Rival tribes confront each other as troops move into western city to quell violence.
Both Mwai Kibaki, Kenya’s president and Raila Odinga, the opposition leader, said they were committed to reconciliation and called for calm.
The UN special adviser on preventing genocide and mass atrocities has warned that leaders responsible for the post-election violence could be held to account for violations of international law.
However, Francis Deng said he was not saying that anything that had happened so far in Kenya amounted to genocide.
“We’re not talking the g-word at this point, but the kind of atrocities we’re seeing could easily escalate to dangerous levels,” he said.
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The helicopter attack drove the crowd back as police prepared to evacuate about 300 Luo refugees.
Many from the region’s Luo and Luhya communities have fled from gangs of ethnic Kikuyu, Kibaki’s tribe, who had vowed revenge for the killings of members of their community in other parts of the country.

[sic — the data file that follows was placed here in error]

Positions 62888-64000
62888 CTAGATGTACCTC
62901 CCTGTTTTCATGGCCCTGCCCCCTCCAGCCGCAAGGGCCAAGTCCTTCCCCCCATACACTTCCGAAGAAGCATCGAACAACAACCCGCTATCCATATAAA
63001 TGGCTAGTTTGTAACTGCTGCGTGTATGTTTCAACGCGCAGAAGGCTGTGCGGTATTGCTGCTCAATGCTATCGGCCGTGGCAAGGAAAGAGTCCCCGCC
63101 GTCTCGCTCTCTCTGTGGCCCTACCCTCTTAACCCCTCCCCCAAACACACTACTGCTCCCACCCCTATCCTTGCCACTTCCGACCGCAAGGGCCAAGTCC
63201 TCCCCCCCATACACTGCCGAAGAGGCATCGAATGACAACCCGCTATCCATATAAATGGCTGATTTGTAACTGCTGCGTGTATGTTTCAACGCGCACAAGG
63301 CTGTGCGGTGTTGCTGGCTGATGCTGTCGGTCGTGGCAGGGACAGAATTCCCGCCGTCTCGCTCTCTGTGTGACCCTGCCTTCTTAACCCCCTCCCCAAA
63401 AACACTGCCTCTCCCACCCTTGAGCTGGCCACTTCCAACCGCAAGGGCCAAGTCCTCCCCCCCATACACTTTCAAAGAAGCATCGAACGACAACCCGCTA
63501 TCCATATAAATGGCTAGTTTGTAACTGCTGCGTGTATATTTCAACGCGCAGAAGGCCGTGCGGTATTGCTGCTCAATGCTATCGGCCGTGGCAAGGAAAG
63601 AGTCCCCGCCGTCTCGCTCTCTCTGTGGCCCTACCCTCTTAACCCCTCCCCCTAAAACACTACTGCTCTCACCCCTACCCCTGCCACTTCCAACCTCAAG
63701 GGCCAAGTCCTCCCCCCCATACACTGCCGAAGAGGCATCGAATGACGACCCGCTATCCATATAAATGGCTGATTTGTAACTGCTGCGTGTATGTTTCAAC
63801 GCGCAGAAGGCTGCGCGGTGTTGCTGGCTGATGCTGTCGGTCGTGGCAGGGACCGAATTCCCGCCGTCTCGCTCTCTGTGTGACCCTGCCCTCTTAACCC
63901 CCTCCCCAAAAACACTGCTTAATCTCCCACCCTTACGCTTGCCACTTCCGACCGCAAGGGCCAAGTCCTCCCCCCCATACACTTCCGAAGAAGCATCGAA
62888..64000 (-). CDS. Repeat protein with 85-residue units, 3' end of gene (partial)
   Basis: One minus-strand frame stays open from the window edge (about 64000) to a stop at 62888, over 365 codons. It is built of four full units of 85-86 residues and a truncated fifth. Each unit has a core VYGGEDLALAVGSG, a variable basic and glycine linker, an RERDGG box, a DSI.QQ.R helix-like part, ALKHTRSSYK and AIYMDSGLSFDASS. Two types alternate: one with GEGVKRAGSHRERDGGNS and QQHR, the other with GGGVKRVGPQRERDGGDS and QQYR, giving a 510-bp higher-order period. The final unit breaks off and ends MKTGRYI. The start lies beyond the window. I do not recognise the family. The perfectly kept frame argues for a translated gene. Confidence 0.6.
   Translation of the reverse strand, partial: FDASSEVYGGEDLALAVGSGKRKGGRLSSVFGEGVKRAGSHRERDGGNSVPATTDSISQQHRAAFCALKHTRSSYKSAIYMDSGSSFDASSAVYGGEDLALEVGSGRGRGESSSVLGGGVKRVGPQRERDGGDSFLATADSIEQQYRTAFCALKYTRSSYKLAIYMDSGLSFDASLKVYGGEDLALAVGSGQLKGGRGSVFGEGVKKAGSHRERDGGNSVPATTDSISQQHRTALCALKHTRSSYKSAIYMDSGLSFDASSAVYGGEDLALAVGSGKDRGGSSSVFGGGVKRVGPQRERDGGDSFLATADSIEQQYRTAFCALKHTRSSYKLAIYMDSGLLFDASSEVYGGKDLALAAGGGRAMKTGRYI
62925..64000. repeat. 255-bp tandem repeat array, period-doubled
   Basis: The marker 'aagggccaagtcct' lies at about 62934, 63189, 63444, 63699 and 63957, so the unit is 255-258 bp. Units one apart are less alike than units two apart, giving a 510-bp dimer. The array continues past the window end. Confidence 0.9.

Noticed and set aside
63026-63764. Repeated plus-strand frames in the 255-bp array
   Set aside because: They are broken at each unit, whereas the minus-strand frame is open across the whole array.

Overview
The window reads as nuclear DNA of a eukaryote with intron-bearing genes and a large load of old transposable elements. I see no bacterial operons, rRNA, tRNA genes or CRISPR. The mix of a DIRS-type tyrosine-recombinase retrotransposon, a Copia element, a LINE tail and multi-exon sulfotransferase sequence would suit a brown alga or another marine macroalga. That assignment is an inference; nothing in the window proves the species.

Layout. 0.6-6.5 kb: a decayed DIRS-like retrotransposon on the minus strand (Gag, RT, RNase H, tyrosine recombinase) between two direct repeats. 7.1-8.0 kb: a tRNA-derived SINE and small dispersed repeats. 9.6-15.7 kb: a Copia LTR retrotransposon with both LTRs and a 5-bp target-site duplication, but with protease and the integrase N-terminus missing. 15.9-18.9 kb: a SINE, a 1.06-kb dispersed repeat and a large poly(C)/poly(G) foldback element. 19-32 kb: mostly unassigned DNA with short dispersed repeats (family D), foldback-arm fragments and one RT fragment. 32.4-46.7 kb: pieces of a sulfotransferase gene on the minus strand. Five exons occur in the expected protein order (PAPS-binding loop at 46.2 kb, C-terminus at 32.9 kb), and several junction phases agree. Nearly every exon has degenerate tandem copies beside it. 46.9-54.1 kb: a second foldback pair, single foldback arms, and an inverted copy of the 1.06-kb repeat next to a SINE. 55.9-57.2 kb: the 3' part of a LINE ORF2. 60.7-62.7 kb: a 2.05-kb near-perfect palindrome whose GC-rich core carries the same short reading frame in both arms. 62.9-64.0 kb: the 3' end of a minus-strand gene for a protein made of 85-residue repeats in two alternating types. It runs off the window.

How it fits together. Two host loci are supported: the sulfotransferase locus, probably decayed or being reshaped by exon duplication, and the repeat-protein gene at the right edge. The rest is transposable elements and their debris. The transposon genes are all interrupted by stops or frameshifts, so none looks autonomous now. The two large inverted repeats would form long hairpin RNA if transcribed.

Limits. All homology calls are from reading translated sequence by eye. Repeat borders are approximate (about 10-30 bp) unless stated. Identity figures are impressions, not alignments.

Crowds set fire to homes and thousands of looters smashed shop windows in the town before the helicopter attack on Tuesday.
“We suspect a foul hand of our adversaries in this,” Raila Odinga, the ODM leader, said.
|Annan hopes the immediate political issues
can be resolved in the next few weeks [AFP]
“Of course there are lots of rumours going around. We hope and expect that investigations are going to be carried out by the law-enforcement agencies, but as you can see, the country is drifting into a state of anarchy.”
“We have launched investigations,” Julius Ndegwa, the Nairobi area police chief, said.
“The two criminals who shot him did not steal the car or anything else.”
“As a consequence of this there has been some fighting taking place in Kibera – one of the biggest slums in Africa and an opposition stronghold – where people on the ground have reported seeing at least two bodies,” Nedege said.